The Securities & Exchange Commission today charged Oregon residents Robert D. Christensen & Anthony M. Matic, as well as several companies they controlled, with conducting a multi-year Ponzi-like scheme & misleading investors who purchased more than $10 million in promissory notes. 

According to the SEC’s complaint, from at least January 2018 through September 2022, Christensen & Matic used four entities that they founded – Foresee Inc., The Commission PDX LLC, The Policy PDX LLC, & Innings 150 LLC – to raise money from retail investors, including several retirees, for the purported purpose of investing in real estate. Christensen & Matic allegedly raised this money through the offer & sale of unregistered promissory notes, which promised high interest rates between nine & 15 percent to be paid to investors, in addition to the return of all principal, within just a few months. In reality, the complaint alleges, Christensen & Matic did not have the ability to pay investors the promised returns within the time periods identified in the notes; instead, they relied on new investor money to pay earlier investors. Additionally, Christensen & Matic allegedly used investor money for unauthorized & undisclosed purposes, including to pay for at least one vacation, gifts, casino trips, massages, personal expenses, a whiskey club membership, & cryotherapy.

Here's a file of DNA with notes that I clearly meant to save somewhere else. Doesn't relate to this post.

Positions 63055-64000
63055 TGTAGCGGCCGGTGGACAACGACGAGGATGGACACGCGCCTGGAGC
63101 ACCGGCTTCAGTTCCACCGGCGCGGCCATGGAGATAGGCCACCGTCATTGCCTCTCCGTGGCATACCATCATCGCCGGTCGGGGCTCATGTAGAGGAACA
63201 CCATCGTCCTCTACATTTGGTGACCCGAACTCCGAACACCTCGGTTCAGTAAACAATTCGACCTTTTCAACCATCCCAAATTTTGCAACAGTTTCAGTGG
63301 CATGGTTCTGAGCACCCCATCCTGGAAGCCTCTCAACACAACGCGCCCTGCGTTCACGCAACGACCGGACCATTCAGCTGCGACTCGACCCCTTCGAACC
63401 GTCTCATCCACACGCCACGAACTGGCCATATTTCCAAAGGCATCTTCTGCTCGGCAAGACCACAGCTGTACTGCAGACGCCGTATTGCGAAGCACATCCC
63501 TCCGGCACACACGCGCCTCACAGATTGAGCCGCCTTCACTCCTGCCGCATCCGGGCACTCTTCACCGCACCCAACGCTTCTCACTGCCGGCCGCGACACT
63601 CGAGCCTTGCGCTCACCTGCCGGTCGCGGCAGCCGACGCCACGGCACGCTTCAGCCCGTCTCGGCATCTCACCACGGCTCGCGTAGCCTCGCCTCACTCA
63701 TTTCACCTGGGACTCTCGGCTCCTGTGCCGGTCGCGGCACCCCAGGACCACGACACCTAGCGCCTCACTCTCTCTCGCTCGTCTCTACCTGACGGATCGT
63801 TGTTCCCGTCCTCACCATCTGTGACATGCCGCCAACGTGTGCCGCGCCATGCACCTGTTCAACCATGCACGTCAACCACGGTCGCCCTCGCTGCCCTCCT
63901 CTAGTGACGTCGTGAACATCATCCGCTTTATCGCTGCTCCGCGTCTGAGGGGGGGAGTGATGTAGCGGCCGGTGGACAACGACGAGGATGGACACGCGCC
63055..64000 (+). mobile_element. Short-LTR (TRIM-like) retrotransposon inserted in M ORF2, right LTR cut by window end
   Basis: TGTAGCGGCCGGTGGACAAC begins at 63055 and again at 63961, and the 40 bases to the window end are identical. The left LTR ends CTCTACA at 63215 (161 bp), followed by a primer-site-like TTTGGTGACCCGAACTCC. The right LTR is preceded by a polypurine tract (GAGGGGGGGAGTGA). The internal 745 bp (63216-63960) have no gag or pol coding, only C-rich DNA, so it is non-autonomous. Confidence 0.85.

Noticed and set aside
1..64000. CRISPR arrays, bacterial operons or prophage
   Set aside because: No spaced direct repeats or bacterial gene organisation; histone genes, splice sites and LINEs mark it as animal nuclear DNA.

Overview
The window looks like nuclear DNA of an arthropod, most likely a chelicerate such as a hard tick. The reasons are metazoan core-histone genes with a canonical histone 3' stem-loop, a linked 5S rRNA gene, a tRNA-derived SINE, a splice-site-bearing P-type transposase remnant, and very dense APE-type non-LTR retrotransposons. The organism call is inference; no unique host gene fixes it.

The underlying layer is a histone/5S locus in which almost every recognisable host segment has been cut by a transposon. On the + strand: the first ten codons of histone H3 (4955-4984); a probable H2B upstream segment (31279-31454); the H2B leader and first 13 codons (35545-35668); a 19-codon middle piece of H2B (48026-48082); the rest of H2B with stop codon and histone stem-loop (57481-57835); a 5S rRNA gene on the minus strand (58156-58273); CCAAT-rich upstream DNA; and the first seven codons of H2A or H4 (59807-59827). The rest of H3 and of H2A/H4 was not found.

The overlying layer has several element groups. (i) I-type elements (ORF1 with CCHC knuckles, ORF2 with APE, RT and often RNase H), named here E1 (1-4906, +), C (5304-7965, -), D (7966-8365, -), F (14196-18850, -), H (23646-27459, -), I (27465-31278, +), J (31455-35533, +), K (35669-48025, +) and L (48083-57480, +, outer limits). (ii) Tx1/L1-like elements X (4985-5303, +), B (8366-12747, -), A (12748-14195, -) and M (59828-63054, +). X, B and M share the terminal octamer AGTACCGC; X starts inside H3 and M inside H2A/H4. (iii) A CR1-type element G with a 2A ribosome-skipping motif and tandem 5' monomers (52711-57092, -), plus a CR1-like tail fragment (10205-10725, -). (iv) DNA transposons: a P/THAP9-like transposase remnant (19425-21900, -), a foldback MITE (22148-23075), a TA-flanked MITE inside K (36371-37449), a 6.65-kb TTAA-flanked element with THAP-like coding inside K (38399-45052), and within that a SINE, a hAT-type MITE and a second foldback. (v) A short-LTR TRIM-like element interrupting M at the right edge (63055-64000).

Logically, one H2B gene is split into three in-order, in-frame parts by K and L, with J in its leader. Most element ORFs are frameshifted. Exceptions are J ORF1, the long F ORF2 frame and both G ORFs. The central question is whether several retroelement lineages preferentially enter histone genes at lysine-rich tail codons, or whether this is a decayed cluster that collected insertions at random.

“As we allege in our complaint, Christensen & Matic promised high interest payments & quick returns to convince investors to participate in their scheme, when in reality they did not have the ability to make the promised payments & spent significant amounts of investor funds on personal entertainment & expenses,” said Monique C. Winkler, Director of the SEC’s San Francisco Regional Office. “The SEC is committed to rooting out & stopping offering frauds targeting investors’ hard earned money.”

The SEC’s complaint, filed in U.S. District Court for the District of Oregon, charges Christensen & Matic & their four related entities with violating the antifraud & securities registration provisions of the federal securities laws. Without admitting or denying the allegations in the complaint, Christensen, Matic, & the charged entities agreed to settle with the SEC & to the entry of final judgments imposing requested permanent & conduct-based injunctions as well as $5,374,482 in disgorgement & prejudgment interest. Christensen & Matic further agreed to each pay a $200,000 penalty as well as to the imposition of permanent officer & director bars. The settlements are subject to court approval.

To learn more about Ponzi schemes & promissory note fraud, please visit the SEC’s website at &

The SEC’s investigation was conducted by Steven Varholik & Michael Foley, with the assistance of Marc Katz & Bernard Smyth, of the San Francisco Regional Office. The investigation was supervised by Jason H. Lee & David Zhou.